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I Was Arrested for Vehicular Manslaughter – Fines, Penalties, Costs, and Sentencing

Sometimes called "vehicular homicide," vehicular manslaughter charges result when someone dies in a traffic accident caused by negligent or reckless driving. Most states have specific laws regarding vehicular manslaughter. However, some states classify this under the more general heading of criminally negligent homicide.

What is Vehicular Manslaughter?

If you unintentionally caused a vehicle accident that resulted in the death (or deaths) of a passenger in either car or a pedestrian, you may face vehicular manslaughter charges. States vary in how they define reckless, negligent, or dangerous driving. Typically, though, this includes behaviors such as driving under the influence of drugs or alcohol or excessive speeding.

Vehicular manslaughter and vehicular homicide are fairly recent offenses. Until the term originated, drivers who killed someone in an accident faced manslaughter charges. The severity of a manslaughter charge for a traffic accident led to the creation of vehicular manslaughter, which typically results in lighter penalties for those convicted.

What are the Penalties for Vehicular Manslaughter?

Vehicular manslaughter is classified as a felony with a wide range of penalties, which vary by state as well as by numerous mitigating and aggravating factors. These factors include whether the driver was DUI or behaving recklessly through actions such as texting, speeding, or failing to maintain lane position. Age of the victim also presents a possible aggravating factor.

Penalties are lighter than in regular homicide or manslaughter, because these charges assume unintentional actions caused the accident. Defendants may receive a deferred or suspended sentence, probation, or prison time, depending on the circumstances of the accident. However, some states do impose mandatory prison sentences for a vehicular manslaughter conviction, with sentences ranging between two and 20 years.

Penalties may also include non-traditional conditions imposed by the judge assigned to the case. For example, a defendant receiving probation after killing someone in an accident caused by texting while driving may be ordered to face a victim impact panel. These panels include groups of victims who impress upon the defendant the long-term impact and effect of his or her actions. The goal is to create a greater sense of empathy for others and prevent future occurrences of the behavior. This is also a popular penalty in cases of DUI.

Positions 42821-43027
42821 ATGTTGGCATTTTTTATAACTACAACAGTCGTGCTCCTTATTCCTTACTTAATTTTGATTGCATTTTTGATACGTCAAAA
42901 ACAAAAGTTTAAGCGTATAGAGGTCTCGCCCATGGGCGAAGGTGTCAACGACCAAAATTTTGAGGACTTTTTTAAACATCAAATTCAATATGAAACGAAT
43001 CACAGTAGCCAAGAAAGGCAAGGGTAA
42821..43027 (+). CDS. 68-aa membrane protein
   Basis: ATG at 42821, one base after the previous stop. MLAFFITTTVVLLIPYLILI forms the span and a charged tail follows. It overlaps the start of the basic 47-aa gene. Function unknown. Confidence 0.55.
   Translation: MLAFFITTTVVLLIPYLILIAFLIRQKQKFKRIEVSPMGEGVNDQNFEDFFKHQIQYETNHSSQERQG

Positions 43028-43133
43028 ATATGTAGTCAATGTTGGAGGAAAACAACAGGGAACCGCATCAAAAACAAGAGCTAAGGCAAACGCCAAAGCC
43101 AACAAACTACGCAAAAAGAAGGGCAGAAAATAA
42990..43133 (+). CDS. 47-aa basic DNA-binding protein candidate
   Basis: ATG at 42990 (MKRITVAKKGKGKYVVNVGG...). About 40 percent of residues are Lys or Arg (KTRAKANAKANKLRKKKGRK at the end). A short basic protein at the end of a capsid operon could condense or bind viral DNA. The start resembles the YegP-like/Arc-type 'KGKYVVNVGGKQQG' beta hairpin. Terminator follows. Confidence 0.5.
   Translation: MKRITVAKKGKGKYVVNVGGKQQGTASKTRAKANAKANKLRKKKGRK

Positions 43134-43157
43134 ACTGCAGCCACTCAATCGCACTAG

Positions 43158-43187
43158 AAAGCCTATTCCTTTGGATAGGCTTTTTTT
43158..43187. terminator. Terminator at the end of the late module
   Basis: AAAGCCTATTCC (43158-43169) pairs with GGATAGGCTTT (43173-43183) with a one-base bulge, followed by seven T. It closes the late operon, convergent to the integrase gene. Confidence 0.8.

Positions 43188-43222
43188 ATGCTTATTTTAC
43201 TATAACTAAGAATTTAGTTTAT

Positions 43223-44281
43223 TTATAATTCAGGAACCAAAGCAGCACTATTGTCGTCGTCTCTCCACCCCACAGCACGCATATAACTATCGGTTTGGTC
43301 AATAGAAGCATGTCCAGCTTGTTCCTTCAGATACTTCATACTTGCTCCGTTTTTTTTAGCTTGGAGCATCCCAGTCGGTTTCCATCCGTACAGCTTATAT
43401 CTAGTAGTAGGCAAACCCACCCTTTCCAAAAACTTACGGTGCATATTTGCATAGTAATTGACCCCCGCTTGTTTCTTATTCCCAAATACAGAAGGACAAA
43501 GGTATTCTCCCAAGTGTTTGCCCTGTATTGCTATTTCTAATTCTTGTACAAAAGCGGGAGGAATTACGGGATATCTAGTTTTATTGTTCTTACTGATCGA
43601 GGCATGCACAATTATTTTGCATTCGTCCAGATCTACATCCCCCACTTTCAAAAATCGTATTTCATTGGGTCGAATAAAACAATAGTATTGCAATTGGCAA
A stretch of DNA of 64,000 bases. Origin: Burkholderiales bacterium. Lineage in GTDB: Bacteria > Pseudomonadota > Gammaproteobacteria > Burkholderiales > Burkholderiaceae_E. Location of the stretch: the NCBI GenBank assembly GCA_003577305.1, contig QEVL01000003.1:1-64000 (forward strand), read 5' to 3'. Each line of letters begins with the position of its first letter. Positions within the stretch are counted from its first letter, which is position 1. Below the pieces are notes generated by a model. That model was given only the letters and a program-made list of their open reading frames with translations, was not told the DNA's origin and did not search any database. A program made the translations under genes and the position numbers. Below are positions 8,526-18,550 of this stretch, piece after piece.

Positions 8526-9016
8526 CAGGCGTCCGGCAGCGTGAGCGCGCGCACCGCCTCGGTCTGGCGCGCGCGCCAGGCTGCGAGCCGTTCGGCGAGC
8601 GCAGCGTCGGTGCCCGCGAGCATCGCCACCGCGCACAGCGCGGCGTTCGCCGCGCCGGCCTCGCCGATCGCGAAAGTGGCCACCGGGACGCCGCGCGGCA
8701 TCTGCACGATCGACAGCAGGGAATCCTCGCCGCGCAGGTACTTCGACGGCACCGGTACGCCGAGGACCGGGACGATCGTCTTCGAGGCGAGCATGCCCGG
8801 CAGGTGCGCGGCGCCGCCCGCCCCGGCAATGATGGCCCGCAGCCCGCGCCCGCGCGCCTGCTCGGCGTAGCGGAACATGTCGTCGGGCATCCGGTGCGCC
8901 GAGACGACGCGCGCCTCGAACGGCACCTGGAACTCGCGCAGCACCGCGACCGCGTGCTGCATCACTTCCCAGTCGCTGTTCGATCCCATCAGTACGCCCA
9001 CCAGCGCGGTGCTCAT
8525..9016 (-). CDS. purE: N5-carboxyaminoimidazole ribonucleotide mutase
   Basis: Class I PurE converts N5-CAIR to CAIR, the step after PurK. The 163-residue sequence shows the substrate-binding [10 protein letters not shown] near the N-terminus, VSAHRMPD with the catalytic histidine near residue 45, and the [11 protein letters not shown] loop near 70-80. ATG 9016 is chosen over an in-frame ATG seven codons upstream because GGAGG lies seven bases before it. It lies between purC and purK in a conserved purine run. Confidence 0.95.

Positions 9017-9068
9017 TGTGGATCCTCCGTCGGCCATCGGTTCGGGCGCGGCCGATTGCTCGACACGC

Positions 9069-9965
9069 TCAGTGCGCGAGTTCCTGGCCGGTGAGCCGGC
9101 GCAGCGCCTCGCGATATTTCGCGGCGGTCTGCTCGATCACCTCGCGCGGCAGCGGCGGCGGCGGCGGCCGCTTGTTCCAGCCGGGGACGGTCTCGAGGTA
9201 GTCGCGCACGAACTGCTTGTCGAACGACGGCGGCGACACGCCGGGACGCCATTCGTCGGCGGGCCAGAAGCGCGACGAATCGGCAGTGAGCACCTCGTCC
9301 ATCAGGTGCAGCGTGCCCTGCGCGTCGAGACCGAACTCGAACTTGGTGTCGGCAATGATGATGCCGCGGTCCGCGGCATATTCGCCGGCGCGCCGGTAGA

If convicted of vehicular manslaughter, you may also have to pay damages to the victim's family, such as medical bills and lost income.

Degrees of Vehicular Manslaughter

Most states recognize varying degrees of vehicular manslaughter, which include varying levels of punishment. In particular, penalties for manslaughter convictions in which the driver was DUI are much higher than those in which the driver was sober.

In Georgia, for example, a DUI driver convicted of vehicular manslaughter faces first degree vehicular homicide charges, a felony with a maximum prison sentence of 15 years. If the accident involved a moving traffic offense instead, the charge is second degree vehicular homicide, which is a misdemeanor with a maximum sentence of one year in jail.

Variations by state are extreme. For example, if you commit vehicular manslaughter while under the influence in Alabama, conviction carries a maximum sentence of five years. The same crime in Minnesota, however, carries a maximum sentence of 30 years.

Additional Costs for Vehicular Manslaughter Charges

In addition to criminal charges and penalties, if you are convicted of vehicular manslaughter (and possibly if you are not), you typically face civil suit as well. If you plead guilty to the manslaughter charge, that plea may be used against you in a civil suit. In a criminal judgment, the judge may award compensatory damages like medical bills, but not punitive damages, such as pain and suffering. The family of the deceased may pursue those damages with a civil suit.

Your insurance company may also refuse to help pay these costs or defend you in a civil suit if you either plead guilty to the charges or a jury finds you guilty. The reason is that some insurance policies include provisions that felony-level actions negate the insurer's liability.

Felony convictions also come with personal costs in terms of background checks for future employment and civil liberties restrictions such as voting.

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